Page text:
American Sociological Association

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  1. Stress and the Mental Health of Populations of Color: Advancing Our Understanding of Race-related Stressors

    This article provides an overview of research on race-related stressors that can affect the mental health of socially disadvantaged racial and ethnic populations. It begins by reviewing the research on self-reported discrimination and mental health. Although discrimination is the most studied aspect of racism, racism can also affect mental health through structural/institutional mechanisms and racism that is deeply embedded in the larger culture.
  2. Psychological Distress Transmission in Same-sex and Different-sex Marriages

    Ample work stresses the interdependence of spouses’ psychological distress and that women are more influenced by their spouse’s distress than men. Yet previous studies have focused primarily on heterosexual couples, raising questions about whether and how this gendered pattern might unfold for men and women in same-sex marriages.
  3. The Social Ecology of Speculation: Community Organization and Non-occupancy Investment in the U.S. Housing Bubble

    The housing boom of the mid-2000s saw the widespread popularization of non-occupant housing investment as an entrepreneurial activity within U.S. capitalism. In 2005, approximately one sixth of all mortgage-financed home purchases in the United States were for investment purposes. This article develops a sociological account that links the geographic distribution of popular investment to the social and institutional organization of communities.
  4. It’s Only Wrong If It’s Transactional: Moral Perceptions of Obfuscated Exchange

    A wide class of economic exchanges, such as bribery and compensated adoption, are considered morally disreputable precisely because they are seen as economic exchanges. However, parties to these exchanges can structurally obfuscate them by arranging the transfers so as to obscure that a disreputable exchange is occurring at all.
  5. Dietary Assimilation among Mexican Children in Immigrant Households: Code-switching and Healthy Eating across Social Institutions

    Immigrant health assimilation is often framed as a linear, individualistic process. Yet new assimilation theory and structural theories of health behavior imply variation in health assimilation as immigrants and their families interact with different US social institutions throughout the day. We test this idea by analyzing how two indicators of dietary assimilation—food acculturation and healthy eating—vary throughout the day as Mexican children in immigrant households consume food in different institutional settings.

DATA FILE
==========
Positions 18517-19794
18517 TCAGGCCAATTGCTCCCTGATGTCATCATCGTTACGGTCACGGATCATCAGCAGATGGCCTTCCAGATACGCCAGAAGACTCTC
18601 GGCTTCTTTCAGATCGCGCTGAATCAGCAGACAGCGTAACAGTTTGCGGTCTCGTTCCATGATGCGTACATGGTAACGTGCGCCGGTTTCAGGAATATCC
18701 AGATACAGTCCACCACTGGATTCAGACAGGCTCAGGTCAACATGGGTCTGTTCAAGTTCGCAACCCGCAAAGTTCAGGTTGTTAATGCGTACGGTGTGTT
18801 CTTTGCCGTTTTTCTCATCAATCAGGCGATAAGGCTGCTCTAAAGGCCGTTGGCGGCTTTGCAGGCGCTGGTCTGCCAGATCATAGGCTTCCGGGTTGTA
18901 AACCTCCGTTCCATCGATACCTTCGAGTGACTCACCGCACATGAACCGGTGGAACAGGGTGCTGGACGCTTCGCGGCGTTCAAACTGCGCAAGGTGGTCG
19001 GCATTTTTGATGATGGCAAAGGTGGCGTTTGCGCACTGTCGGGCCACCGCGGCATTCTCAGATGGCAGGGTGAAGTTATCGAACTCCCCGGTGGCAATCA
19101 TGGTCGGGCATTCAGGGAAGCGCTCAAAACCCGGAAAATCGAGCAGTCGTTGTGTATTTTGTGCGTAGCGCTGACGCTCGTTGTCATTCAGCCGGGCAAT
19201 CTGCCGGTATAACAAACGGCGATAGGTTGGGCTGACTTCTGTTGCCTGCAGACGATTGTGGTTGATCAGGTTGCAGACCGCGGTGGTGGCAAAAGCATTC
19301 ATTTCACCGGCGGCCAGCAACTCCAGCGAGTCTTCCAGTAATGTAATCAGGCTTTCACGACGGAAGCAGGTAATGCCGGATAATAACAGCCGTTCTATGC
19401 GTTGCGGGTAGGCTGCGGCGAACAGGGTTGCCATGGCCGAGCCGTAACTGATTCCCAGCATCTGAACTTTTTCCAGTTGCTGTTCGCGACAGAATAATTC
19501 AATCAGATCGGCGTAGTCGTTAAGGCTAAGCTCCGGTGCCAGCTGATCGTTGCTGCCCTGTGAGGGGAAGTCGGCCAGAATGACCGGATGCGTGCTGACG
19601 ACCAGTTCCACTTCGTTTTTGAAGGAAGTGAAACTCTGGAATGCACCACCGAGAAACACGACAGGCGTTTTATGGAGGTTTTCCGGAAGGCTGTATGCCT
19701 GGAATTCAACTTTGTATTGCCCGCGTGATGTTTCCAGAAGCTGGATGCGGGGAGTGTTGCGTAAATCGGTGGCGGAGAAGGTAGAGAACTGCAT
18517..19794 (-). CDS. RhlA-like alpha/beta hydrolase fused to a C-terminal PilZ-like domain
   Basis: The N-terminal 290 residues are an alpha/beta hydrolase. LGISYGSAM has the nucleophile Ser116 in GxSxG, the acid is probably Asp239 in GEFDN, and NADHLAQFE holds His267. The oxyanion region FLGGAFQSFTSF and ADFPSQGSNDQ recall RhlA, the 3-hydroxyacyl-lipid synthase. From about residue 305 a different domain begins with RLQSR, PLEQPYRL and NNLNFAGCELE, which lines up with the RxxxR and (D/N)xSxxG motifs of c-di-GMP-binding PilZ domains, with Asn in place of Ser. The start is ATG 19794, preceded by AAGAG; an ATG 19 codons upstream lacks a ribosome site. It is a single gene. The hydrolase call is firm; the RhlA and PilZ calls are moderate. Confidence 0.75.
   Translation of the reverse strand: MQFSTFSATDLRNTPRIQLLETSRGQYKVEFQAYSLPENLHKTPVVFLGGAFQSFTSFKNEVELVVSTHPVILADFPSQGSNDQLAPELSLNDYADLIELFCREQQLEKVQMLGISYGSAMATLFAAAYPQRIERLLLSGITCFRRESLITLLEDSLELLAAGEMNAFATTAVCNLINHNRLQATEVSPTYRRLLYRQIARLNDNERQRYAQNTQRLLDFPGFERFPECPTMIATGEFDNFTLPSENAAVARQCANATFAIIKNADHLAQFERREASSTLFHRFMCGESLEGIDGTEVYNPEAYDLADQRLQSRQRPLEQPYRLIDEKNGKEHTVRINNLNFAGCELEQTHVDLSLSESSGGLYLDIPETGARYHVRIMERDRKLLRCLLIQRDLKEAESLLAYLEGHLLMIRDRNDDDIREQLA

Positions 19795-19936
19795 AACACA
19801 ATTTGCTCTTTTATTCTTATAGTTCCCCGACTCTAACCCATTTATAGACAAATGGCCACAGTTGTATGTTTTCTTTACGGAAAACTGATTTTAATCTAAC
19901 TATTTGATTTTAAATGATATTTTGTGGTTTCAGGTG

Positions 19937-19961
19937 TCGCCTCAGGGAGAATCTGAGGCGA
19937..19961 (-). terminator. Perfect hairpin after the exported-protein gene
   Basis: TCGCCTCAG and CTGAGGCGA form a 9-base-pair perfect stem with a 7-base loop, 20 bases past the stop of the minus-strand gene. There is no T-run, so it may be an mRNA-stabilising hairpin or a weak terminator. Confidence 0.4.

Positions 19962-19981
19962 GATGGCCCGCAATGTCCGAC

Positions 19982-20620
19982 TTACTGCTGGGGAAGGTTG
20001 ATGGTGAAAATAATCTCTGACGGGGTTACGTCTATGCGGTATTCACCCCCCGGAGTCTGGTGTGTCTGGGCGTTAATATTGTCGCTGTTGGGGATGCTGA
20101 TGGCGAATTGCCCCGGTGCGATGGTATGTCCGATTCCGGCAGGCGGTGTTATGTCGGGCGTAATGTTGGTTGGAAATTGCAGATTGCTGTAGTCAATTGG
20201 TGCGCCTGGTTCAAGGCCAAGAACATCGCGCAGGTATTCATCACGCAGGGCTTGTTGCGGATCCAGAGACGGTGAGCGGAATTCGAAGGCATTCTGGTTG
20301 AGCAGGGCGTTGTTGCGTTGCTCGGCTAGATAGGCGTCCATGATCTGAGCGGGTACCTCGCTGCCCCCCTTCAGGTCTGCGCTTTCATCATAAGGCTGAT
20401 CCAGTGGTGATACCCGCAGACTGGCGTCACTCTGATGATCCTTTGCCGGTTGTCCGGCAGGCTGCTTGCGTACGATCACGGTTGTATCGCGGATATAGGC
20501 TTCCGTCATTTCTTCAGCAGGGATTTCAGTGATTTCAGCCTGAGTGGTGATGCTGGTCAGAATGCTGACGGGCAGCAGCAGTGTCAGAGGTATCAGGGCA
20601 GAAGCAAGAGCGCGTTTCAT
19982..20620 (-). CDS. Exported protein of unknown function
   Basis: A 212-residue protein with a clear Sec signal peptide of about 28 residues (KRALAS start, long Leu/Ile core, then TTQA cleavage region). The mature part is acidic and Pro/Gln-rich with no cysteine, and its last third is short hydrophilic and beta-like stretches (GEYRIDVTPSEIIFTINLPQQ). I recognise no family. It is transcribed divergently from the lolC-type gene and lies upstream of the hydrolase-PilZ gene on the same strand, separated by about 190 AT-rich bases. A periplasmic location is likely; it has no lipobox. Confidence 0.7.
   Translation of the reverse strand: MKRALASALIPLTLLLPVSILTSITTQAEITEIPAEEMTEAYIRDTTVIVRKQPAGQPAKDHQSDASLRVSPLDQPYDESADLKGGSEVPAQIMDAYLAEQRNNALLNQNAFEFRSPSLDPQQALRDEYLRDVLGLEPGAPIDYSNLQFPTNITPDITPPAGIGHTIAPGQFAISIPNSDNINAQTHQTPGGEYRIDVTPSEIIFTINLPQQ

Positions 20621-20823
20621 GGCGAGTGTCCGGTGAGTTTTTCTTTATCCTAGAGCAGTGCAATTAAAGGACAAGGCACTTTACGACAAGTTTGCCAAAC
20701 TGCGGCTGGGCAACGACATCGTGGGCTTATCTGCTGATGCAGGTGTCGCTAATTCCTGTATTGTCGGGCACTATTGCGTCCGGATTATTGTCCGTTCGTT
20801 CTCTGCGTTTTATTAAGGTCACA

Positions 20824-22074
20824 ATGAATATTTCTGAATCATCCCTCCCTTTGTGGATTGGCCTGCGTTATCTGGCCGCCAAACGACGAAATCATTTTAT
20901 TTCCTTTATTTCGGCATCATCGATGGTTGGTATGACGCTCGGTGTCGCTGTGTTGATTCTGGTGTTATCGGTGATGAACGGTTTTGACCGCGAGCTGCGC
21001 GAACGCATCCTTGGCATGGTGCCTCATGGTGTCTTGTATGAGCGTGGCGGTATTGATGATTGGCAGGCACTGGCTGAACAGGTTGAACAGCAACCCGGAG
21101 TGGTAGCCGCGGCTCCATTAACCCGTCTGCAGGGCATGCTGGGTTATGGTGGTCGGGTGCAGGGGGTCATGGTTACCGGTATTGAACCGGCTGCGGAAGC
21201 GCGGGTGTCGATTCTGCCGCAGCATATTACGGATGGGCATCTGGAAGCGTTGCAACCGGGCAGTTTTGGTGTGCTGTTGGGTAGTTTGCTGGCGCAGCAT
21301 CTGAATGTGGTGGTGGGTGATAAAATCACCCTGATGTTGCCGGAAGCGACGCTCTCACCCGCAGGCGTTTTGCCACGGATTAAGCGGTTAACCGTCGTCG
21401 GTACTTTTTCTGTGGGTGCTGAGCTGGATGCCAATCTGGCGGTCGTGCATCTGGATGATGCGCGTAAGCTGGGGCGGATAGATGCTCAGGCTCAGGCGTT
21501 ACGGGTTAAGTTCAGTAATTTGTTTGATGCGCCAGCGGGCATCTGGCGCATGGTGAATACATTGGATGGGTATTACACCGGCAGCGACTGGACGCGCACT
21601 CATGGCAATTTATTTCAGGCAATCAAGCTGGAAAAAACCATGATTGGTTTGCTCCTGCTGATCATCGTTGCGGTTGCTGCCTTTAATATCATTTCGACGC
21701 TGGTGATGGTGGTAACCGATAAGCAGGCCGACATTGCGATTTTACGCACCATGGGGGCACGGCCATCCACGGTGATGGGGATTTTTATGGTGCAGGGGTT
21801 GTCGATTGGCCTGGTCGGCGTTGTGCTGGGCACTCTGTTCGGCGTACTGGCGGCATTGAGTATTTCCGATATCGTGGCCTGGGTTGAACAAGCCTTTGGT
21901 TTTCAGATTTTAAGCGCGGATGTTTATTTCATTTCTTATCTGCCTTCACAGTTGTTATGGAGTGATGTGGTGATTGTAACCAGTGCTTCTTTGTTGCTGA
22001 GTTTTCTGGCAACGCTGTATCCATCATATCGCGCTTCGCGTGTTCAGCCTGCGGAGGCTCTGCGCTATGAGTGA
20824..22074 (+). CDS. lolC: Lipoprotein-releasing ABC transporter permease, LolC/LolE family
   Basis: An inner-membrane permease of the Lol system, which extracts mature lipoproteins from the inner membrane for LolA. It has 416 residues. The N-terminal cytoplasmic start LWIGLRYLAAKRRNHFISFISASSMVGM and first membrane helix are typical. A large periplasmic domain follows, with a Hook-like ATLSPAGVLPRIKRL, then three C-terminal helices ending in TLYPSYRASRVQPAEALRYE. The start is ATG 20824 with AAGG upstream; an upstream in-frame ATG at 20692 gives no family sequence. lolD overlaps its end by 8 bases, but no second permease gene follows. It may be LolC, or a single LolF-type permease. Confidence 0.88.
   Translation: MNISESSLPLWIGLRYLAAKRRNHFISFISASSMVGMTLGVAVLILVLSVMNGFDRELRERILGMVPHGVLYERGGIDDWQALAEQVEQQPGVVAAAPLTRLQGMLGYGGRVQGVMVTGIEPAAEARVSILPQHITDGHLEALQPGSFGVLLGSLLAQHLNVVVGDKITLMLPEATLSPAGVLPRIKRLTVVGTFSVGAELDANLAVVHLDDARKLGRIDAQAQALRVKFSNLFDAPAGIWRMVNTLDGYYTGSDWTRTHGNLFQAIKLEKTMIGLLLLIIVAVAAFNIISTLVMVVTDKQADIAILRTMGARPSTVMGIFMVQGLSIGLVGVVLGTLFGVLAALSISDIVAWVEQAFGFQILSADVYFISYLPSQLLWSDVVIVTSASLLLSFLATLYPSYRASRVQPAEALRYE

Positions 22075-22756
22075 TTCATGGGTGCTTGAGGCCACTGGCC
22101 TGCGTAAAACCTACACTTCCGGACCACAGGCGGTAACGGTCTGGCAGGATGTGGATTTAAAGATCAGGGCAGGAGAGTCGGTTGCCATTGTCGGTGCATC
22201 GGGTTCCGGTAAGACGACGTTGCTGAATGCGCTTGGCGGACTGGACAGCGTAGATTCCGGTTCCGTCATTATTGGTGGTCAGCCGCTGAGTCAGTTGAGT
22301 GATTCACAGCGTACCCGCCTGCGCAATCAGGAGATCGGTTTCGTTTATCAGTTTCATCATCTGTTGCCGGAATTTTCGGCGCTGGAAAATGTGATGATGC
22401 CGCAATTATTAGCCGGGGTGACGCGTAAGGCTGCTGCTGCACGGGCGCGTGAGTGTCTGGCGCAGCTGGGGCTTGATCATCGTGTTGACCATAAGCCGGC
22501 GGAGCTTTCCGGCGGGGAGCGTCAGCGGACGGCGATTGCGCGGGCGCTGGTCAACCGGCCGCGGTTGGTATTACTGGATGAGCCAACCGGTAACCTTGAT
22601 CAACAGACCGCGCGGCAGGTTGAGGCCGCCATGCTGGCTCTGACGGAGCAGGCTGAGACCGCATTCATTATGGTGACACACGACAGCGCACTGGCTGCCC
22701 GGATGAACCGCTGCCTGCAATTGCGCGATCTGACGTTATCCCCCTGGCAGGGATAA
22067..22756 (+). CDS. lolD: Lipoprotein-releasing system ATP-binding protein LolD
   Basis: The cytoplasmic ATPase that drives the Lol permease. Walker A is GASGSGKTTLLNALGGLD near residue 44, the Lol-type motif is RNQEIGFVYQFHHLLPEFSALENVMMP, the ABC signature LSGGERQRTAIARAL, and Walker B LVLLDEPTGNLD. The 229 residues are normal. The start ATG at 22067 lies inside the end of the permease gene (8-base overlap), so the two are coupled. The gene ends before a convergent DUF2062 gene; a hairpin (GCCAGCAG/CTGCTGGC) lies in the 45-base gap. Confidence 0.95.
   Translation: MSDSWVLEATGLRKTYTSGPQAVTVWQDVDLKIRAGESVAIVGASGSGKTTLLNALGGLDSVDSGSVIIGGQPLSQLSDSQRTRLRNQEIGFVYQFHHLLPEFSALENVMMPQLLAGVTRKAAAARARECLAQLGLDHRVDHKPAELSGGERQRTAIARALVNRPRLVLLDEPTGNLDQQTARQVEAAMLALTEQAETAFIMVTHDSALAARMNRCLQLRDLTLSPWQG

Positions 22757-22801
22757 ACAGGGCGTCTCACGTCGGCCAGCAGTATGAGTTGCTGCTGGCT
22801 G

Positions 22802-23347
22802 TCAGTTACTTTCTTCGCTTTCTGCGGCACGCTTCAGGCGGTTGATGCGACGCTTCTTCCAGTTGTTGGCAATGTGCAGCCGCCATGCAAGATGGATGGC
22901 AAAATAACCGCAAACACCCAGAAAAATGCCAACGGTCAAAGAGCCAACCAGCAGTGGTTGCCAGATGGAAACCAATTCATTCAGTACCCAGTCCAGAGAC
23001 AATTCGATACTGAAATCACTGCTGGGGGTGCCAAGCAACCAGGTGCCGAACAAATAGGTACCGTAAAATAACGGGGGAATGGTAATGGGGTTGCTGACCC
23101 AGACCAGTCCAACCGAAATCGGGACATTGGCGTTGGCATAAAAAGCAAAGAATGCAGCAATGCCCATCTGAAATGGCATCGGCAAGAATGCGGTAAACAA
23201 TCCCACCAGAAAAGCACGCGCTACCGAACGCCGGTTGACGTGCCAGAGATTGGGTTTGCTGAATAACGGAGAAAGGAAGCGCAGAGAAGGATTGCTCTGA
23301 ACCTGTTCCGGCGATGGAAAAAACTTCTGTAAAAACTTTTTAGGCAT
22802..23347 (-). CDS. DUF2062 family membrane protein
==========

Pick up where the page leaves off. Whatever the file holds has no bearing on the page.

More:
6. Should I Stay or Should I Go? Religious (Dis)Affiliation and Depressive Symptomatology

    Religious affiliation is generally associated with better mental health. The nonreligious, however, currently constitute one of the fastest-growing religious categories in the United States. Since most of the nonreligious were raised in religious homes, their growth raises important questions about the mental health of those who consider dropping out of religion. In this article, I use longitudinal data from the Portraits of American Life Study to examine the impact of religious affiliation on mental health.
  7. Gender, Socioeconomic Status, and Diet Behaviors within Brazilian Families

    Existing literature documents the key role that parents play in transmitting diet behaviors to their children; however, less is known about differences by parent and child gender within families, especially with attention to household socioeconomic status (SES). We use nationally representative household data from Brazil and ask how parent-child associations of diet behavior differ by gender within lower- and higher-SES households.
  8. Place-based Inequality in “Energetic” Pain: The Price of Residence in Rural America

    Despite the tendency for some to view rural life or living close to nature with nostalgia, the unpalatable truth is that rural America is beset with many problems, including lower incomes, higher poverty rates, limited access to well-paying jobs, higher morbidity and mortality rates, inadequate access to health care, and lower educational attainment. In this study, we question whether this palpable rural disadvantage extends to residential energy costs, a subject with serious implications for the well-being of households.
  9. Gender, Couples’ Fertility Intentions, and Parents’ Depressive Symptoms

    Unintended childbearing is associated with poorer parental well-being, but most scholarship in this area takes an individual-level approach to unintended childbearing. Drawing on couple data from the Early Childhood Longitudinal Study–Birth Cohort (ECLS-B), I treat unintended childbearing as a couple-level construct to provide a more comprehensive understanding of how individuals’ intentions, partners’ intentions, and gender are linked with psychological distress in the transition to parenthood. I make two chief contributions to prior research.
  10. Pathways to Mental Health Services and Perceptions about the Effectiveness of Treatment

    The gap between need and effective treatment for mental health problems continues to be a challenge for researchers and policymakers. Much of the attention has been on differences in treatment rates, with insufficient attention to variation in pathways that people take into treatment. Individuals may choose to seek help but may also be substantially influenced by others or coerced into care. The chances of each type of pathway are influenced by social characteristics and may shape perceptions of effectiveness of care.